But the victorious progress of the French army in Prussia caused him to lose his official position. having been divorced from his wife in 1802, he again married, and retiring in 1803 from Berlin, betook himself to the quietude of a country life. Becoming now greatly embarrassed in pecuniary matters, he received adequate relief from several of the German Lodges, for which he expressed the most lively gratitude. In 1808 he accepted the position of a professor in the University of St. Petersburg, which, however, he was soon compelled to relinquish in consequence of the intrigues of the clergy, who were displeased with his liberal views.

Subsequently he was appointed superintendent of the evangelical community, over nine Russian departments, and Ecclesiastical President of the Consistory at Saratow, with a large salary. In l827, on the invitation of the Emperor Alexander, he removed permanently to St. Petersburg, where, in 1833, he received the appointment of Ecclesiastical Counselor, and died there December 15, 1839, at the advanced age of eighty-three years.

Fessler was initiated in Freemasonry at Lemberg, in 1783, and immediately devoted himself to the study of its science and history. In June, 1796, he affiliated with the Lodge Royal York, zur Freundschaft, in Berlin, and having been made one of its Sublime Council, was invested with the charge of revising and remodeling the entire ritual of the Lodge, which was based on the advanced Degrees of the French system. To the accomplishment of this laborious task, Fessler at once, and for a long time afterward, devoted his great intellect and his indefatigable energies. In a very short period he succeeded in a reformation of the symbolic Degrees, and finding the Brethren unwilling to reject the high Degrees, which were four in number, then practiced by the Lodge, he remodeled them, retaining a considerable part of the French ritual, but incorporated with it a portion of the Swedish system. The work thus accomplished met with general approbation. In his next task of forming a new Constitution he was not so successful, although at length he induced the Royal York Lodge to assume the character and rank of a Grand Lodge, which it did in 1798, with seven subordinate Lodges under its obedience. Again Fessler commenced the work of a revision of the ritual.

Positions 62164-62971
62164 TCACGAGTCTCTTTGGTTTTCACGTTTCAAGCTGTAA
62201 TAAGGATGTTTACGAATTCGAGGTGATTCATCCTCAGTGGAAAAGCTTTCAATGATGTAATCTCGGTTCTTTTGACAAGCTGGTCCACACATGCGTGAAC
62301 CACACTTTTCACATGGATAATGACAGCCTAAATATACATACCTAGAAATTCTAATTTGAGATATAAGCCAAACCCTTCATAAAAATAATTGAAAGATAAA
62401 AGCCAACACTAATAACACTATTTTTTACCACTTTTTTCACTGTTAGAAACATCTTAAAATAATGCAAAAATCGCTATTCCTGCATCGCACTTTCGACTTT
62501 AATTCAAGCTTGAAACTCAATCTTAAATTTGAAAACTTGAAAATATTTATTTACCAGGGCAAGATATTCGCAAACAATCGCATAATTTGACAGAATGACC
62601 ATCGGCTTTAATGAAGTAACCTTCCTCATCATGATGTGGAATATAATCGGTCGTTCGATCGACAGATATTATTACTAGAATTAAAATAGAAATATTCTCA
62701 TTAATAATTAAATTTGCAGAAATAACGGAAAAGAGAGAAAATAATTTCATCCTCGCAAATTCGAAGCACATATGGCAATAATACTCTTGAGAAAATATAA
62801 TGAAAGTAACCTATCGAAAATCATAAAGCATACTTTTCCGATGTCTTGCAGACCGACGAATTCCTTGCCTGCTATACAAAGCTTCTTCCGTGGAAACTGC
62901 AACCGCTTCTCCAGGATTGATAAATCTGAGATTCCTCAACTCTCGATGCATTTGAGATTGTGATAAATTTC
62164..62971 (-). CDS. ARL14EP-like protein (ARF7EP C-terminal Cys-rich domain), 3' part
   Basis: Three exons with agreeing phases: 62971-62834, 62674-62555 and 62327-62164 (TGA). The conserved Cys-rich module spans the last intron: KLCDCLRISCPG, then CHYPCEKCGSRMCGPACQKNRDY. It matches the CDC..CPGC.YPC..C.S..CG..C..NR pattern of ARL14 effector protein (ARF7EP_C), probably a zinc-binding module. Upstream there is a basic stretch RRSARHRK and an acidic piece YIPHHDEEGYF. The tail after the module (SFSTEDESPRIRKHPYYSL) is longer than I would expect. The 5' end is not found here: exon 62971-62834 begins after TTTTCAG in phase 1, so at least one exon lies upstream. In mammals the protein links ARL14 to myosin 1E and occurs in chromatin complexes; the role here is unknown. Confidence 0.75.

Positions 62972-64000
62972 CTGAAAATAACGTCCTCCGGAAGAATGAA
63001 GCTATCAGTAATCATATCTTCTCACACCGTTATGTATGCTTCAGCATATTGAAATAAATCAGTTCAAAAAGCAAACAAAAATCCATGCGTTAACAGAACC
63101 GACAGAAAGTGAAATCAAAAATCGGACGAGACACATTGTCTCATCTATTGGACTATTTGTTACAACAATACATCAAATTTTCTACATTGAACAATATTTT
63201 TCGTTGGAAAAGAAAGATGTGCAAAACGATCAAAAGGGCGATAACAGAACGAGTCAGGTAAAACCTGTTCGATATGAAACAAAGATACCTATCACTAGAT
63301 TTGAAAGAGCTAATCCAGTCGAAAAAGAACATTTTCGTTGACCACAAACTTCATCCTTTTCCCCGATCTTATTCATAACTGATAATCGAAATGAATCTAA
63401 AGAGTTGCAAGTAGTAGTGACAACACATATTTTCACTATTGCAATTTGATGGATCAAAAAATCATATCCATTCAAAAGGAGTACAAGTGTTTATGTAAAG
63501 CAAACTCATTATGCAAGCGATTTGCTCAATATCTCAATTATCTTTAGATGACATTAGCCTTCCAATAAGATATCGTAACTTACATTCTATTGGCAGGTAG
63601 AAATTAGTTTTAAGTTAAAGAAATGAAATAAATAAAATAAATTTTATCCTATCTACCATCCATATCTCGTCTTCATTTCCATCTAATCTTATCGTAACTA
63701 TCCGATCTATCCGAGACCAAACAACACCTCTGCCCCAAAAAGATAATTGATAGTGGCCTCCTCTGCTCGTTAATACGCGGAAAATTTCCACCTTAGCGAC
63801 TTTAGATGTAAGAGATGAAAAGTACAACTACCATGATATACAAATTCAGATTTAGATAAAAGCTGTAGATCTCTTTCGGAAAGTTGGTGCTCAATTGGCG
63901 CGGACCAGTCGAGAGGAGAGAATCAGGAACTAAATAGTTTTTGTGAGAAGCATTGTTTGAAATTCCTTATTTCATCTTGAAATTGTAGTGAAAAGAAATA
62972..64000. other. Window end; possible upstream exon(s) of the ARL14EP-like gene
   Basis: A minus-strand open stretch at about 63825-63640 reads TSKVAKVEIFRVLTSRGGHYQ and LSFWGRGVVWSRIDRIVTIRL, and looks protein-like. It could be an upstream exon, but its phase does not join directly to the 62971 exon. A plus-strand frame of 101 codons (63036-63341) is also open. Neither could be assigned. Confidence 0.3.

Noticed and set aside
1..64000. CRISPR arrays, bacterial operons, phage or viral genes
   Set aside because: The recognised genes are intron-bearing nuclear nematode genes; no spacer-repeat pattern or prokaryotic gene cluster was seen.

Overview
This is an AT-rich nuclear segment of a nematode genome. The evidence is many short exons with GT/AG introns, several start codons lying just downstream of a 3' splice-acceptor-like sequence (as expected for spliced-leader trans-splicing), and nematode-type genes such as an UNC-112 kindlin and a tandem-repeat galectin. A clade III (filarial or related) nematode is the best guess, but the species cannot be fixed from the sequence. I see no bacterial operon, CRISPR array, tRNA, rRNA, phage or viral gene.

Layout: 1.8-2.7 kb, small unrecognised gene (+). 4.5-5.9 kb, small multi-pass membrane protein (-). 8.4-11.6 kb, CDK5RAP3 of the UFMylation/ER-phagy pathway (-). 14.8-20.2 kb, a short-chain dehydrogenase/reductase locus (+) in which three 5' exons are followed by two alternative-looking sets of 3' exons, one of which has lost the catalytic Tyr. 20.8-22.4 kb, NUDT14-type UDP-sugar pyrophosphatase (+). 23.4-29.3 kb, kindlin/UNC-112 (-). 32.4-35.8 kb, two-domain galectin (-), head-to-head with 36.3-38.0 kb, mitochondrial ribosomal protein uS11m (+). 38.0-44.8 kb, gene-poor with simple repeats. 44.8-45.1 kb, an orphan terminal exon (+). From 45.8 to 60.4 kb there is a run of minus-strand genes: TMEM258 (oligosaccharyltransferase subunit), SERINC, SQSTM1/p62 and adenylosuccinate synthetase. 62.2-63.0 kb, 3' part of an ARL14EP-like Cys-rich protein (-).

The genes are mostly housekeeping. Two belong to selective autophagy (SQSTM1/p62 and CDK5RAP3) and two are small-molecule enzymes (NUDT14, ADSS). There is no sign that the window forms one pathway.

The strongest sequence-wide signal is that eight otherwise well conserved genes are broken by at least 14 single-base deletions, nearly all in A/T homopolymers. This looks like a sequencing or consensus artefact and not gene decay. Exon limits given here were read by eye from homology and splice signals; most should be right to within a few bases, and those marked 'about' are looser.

He had always been opposed to the high Degree system. He proposed, therefore, the abolition of everything above the Degree of Master. In this, however, he was warmly opposed, and was compelled to abandon his project of reducing German Free masonry to the simplicity of the English system. Yet he was enabled to accomplish something, and had the satisfaction, in 1800, of metamorphosing the Elu, the Ecossais, and the Rose Croix, of the old ritual of the Royal York Lodge into the “degrees of knowledge, ” which constitute the System known as the Rite of Fessler. In 1798, Fessler had been elected Deputy Grand Master when there were but three Lodges under the Grand Lodge. In 1801, by his persevering activity the number had been increased to sixteen. Still, notwithstanding his meritorious exertions in behalf of Freemasonry, he met with that ingratitude, from those whom he sought to serve, which appears to be the fate or almost all Masonic reformers. In 1802, wearied with the opposition of his antagonists, he renounced all the offices that he had filled, and resigned from the Grand Lodge. Thenceforth he devoted himself in a more retired way to the pursuits of Freemasonry.

Before Fessler resigned, he had conceived and carried out the scheme of establishing a great union of scientific Freemasons, who should devote themselves to the investigation of the history of Freemasonry. Of this society Mossdorf, Fischer; and many other distinguished Freemasons, were members (see Scientific Masonic Association).

Fessler’s contributions to the literature of Freemasonry were numerous and valuable. His chief work was An Atternpt to Furnish a Critical History of Freemasonry and the Masonic Fraternity from the earliest times to the year 1802. This work was never printed, but only loaned in four folio manuscript volumes at the price of £30, say about $135, in present-day ratios, to persons who pledged themselves eventually to return it. It was a mistake to circumscribe the results of his researches within so narrow a field. But he published many other works. His productions were mostly historical and judicial, and made a great impression on the German Masonic mind. His collected works were published in Berlin, from 1801 to 1807, but unfortunately, they have never been translated into English. The object of all he wrote was to elevate Freemasonry to the highest sphere of intellectual character.